Well-seasoned advice on alternative diets

We all love food and we all have different tastes. Some individuals love meat, while others prefer vegetables. For some people, health restrictions or beliefs make it difficult to find foods that cater to their lifestyles.

The Pantry Cafe on Dalhousie St offers many alternative diet options. Photo by Cody Hoffman
The Pantry Cafe on Dalhousie St offers many alternative diet options. Photo by Cody Hoffman

Three students give their tips for maintaining different dietary lifestyles in Brantford.

Hayley Angold began a gluten-free diet in August after her mother was diagnosed with celiac disease.

With a vegan and gluten-free lifestyle, Angold said she thought that coming back to Laurier Brantford would be more challenging than it is. Angold said, “Most places have a gluten-free option or they will have ways that you can substitute something else for whatever animal by-product that you have.”

Alyssa Imamudin said she noticed her stomach rumbling while eating ice cream at home two years ago. Realizing she may be lactose intolerant, she switched to lactose-free milk and said she felt better.

Imamudin said she tries to eat more of her meals at home. She said, “I try to stay with my home products that I know are [foods] I bought and I know what is in them.”

Kelsey Craig took on a vegan diet four years ago. Craig was initially worried about starting university as she was unsure of the vegan options available on campus and in Brantford.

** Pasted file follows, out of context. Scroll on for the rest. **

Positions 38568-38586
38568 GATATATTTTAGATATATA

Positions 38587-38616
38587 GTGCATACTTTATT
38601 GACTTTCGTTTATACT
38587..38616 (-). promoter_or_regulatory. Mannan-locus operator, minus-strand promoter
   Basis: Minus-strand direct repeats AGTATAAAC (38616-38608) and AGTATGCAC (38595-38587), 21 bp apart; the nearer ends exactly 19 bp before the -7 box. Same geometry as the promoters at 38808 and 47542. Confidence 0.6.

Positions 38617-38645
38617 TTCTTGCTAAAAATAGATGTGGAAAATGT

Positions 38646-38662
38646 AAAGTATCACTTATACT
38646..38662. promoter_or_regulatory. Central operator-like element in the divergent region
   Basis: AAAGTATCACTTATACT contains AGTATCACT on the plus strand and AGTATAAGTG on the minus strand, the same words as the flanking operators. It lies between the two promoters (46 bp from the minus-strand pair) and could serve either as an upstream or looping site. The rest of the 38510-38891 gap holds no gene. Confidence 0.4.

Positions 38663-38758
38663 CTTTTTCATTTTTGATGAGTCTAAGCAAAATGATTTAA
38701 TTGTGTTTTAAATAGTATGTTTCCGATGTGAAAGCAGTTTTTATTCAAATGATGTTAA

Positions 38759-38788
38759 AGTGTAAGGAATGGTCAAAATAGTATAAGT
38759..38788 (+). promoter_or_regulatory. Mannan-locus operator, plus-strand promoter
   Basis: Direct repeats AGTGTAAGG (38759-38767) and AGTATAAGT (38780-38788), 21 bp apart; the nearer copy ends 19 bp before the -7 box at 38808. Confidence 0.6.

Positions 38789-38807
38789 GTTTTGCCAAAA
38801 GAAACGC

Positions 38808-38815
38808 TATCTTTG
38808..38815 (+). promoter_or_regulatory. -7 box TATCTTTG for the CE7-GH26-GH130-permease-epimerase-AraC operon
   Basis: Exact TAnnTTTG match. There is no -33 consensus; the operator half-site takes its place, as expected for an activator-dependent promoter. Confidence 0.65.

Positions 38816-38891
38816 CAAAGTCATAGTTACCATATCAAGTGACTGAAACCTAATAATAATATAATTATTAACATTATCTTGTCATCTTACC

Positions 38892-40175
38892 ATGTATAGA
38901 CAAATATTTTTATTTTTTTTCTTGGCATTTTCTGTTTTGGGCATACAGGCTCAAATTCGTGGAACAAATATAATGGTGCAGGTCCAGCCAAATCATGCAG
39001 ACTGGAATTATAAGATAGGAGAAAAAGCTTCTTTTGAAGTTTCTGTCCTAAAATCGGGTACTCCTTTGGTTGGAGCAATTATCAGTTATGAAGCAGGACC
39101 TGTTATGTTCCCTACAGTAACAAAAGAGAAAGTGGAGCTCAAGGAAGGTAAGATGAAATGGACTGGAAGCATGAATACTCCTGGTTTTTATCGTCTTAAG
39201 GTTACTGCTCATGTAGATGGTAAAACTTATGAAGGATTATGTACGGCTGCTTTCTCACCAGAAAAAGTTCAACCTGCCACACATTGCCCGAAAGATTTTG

Craig often visits Goodness Me! Natural Food Market which has a lot of vegan and vegetarian options, located near Lynden Park Mall.

Places to Eat Out:

The WORKS: “They go the extra mile and they are very concerned with cross-contamination,” said Angold.“Let them know you have a sensitivity or allergy of any sort.”

East Side Mario’s: “If you are gluten-free they have an entirely different menu that you can order from, and it’s all cooked and prepared separately,” Angold said.

Pita Plus: “I get a lot of shawarmas because there aren’t that many cheeses in there, [like a lot of] Mediterranean food,” Imamudin said.


Bring a snack wherever you go: Angold suggests trail mix or granola bars.

Do your research: To find the best places to go, Angold said to “look into what each company puts towards their gluten-free [or] vegan menu.”

Make your own food: Angold said cooking “is less expensive and you are guaranteed that you won’t have what you are trying to avoid in your diet.”

Go on with your life: “Don’t think too much about it,” Imamudin said. “If you worry about it a lot you are going to feel [the stress].”

Experience food: Craig said, “Even if you don’t think there will be vegan options, a lot of places will surprise you.”

Let others know: “Don’t be afraid to tell people that you’re vegan,” Craig said. “People are really accepting of your lifestyle and will help you [fulfill] your needs.”

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